The positive side of "Kismet," a Tony winner in 1953 and a flat MGM musical in 1955, is its melodic score. For those attending the revival at Reprise! who feel that well-performed renditions of "Stranger in Paradise" and "Baubles, Bangles and Beads" give them their money's worth, this production should be satisfying entertainment.
The positive side of “Kismet,” a Tony winner in 1953 and a flat MGM musical in 1955, is its melodic score. For those attending the revival at Reprise! who feel that well-performed renditions of “Stranger in Paradise” and “Baubles, Bangles and Beads” give them their money’s worth, this production should be satisfying entertainment. Negative aspects — dated book and antiquated jokes — create a greater challenge for director Arthur Allan Seidelman, who takes an unerringly light, tongue-in-cheek approach that elevates the best bits and makes the absurd ones more palatable.
The reassuring presence of Len Cariou as Hajj, a combination of poet and con man, gives “Kismet” its touch of class. Although Cariou is more believable as rogue than roue and somewhat mature for the part, he projects the necessary shrewdness as a beggar in 11th century Baghdad who convinces master thief Jawan (R.F. Daley) and evil ruler the Wazir (Jason Graae) of his wizardly powers.
In the midst of all this cartoon chicanery is Hajj’s daughter, Marsinah (Caryn E. Kaplan). Marsinah, mistaking the all-powerful Caliph (Anthony Crivello) for a gardener, falls in love with him, unaware that her passion puts her in deadly danger from the Wazir and his scheming wife, Lalume (Jennifer Leigh Warren).
None of this creates jeopardy or suspense, and the book’s lopsided construction keeps the lovers offstage while it dithers with innumerable subplots. Score, too, suppresses dramatic momentum. Many of the Robert Wright and George Forrest tunes, based on Borodin themes, are shoehorned in for entertainment value, without advancing the story and often bringing the action to a dead stop. Despite Seidelman’s brisk, lively pacing, the first act is overwritten and feels too long, always threatening to end and then starting up again.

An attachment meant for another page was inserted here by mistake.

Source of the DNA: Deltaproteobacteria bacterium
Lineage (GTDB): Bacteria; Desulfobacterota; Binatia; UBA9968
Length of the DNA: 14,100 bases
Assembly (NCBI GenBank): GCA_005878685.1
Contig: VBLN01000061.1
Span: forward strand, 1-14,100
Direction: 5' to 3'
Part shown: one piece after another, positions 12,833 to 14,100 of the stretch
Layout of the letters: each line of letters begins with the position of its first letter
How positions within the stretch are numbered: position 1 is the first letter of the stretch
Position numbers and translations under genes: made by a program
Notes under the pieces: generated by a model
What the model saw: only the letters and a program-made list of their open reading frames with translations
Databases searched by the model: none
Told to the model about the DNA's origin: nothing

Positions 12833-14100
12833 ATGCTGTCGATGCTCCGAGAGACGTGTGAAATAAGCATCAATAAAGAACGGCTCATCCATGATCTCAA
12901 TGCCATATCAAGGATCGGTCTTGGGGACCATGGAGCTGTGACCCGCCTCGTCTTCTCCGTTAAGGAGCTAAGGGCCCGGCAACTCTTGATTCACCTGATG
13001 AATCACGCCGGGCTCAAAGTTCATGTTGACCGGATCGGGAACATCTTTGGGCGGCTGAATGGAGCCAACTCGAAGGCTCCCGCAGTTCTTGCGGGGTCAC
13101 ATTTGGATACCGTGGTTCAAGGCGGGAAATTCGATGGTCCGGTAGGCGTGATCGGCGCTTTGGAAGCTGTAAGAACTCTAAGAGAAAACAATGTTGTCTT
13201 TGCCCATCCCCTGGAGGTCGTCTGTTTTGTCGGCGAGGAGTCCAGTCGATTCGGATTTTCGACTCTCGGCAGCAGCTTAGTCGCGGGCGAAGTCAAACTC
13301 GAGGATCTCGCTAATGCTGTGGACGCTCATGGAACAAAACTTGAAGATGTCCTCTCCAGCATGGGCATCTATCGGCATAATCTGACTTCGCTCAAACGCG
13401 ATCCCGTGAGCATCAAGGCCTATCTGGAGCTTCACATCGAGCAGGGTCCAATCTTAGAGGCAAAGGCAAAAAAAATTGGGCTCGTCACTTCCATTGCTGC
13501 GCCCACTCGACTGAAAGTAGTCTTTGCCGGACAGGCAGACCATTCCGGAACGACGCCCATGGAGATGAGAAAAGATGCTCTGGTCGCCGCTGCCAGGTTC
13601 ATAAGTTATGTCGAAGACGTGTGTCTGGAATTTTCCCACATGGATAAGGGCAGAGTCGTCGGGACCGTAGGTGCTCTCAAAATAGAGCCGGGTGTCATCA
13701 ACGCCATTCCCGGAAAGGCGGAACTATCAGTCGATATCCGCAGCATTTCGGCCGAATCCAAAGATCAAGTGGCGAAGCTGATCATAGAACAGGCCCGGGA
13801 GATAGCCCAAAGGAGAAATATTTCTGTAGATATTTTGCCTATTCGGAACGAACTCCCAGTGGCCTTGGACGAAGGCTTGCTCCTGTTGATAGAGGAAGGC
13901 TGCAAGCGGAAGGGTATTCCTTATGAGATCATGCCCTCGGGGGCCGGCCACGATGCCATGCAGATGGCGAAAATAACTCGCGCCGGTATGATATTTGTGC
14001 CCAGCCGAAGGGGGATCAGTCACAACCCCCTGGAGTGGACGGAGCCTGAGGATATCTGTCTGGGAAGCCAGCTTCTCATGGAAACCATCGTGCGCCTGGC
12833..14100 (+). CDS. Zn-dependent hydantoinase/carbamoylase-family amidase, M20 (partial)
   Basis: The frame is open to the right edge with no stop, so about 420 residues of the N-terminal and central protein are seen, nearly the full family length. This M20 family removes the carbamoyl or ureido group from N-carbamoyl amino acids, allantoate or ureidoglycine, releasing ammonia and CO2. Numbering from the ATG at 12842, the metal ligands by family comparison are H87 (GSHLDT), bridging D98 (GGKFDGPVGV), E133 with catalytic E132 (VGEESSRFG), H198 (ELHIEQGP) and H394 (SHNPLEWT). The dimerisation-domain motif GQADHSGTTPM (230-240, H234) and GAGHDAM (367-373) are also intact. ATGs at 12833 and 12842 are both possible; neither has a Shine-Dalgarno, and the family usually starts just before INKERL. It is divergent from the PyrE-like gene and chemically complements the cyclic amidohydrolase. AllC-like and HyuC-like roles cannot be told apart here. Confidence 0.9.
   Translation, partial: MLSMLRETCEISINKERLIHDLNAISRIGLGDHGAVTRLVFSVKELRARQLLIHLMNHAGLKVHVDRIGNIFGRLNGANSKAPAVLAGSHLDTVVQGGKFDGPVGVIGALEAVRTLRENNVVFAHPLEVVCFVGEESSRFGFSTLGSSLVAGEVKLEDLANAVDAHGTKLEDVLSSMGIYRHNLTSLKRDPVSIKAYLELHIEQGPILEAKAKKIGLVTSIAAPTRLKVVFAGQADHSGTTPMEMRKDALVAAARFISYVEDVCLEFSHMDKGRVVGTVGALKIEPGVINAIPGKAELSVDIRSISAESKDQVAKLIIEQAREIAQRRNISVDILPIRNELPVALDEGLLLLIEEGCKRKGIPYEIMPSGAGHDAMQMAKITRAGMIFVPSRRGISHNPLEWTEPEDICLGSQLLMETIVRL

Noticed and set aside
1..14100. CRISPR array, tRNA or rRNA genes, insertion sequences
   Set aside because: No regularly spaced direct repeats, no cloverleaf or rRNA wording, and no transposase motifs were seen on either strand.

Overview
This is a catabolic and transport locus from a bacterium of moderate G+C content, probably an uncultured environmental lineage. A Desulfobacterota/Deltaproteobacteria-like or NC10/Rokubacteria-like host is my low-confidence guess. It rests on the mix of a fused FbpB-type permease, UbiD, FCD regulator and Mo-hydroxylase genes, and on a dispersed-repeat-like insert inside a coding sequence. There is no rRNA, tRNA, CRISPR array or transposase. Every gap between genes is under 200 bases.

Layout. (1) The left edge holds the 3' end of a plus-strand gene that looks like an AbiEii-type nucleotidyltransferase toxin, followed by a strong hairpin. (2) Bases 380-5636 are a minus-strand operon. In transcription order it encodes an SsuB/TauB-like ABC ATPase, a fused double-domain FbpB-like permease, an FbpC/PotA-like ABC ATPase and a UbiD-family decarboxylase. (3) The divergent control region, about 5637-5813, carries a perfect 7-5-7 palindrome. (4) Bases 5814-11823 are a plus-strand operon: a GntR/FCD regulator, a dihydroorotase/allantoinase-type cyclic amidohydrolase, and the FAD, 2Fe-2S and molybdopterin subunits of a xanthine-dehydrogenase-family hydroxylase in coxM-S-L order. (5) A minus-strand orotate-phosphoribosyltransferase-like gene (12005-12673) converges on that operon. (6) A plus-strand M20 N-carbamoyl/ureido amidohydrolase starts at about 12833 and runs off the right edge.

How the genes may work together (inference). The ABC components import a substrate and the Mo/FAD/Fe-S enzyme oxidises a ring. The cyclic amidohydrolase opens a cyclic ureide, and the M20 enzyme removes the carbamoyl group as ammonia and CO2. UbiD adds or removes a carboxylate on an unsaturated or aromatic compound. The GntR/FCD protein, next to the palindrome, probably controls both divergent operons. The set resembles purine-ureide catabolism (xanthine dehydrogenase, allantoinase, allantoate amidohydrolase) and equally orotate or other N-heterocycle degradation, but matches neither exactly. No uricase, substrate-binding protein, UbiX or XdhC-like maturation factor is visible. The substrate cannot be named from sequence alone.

“Kismet” finds its true comic tone with Graae’s petulant Wazir. Unlike some of the other actors, Graae doesn’t appear to be searching for the reality of his character. He knows the Wazir is a schticky concept and has fun with such lines as “I love fawning beggars,” “Not happy in Baghdad? That’s impossible!” while amusingly rejecting additional wives with “I don’t use the ones I get.” His sex-deprived spouse Lalume (Warren), who has a lustful eye for guards, agrees heartily, and her wide-eyed responses and leering expressions are a comic match for Graae’s extravagant antics.
Love duets between Kaplan and Crivello don’t make any concession to a world beyond the 1940s and ’50s, and we hear echoes of Jane Powell and Kathryn Grayson in Kaplan’s approach. Despite this swoony, operatic treatment, Kaplan’s strong, beautiful voice is musically pleasurable. Crivello wisely plays against everyone in the show with a reserved, devoted and solid approach in plausible Prince Charming/Nelson Eddy tradition.
Memorable romantic high spots in the score include “And This Is My Beloved,” and Graae is in his element outlining all his fiendish qualities in “Was I Wazir.” Choreography by Rob Barron, performed throughout by a group of half-dressed hunks and babes, is too obviously meant to be hot stuff and feels gratuitous. What stabilizes the dances is the safety net of Gerald Sternbach’s orchestra, which maintains Borodin’s flavor and gives every number a drive that keeps “Kismet” vibrating through its strained stretches.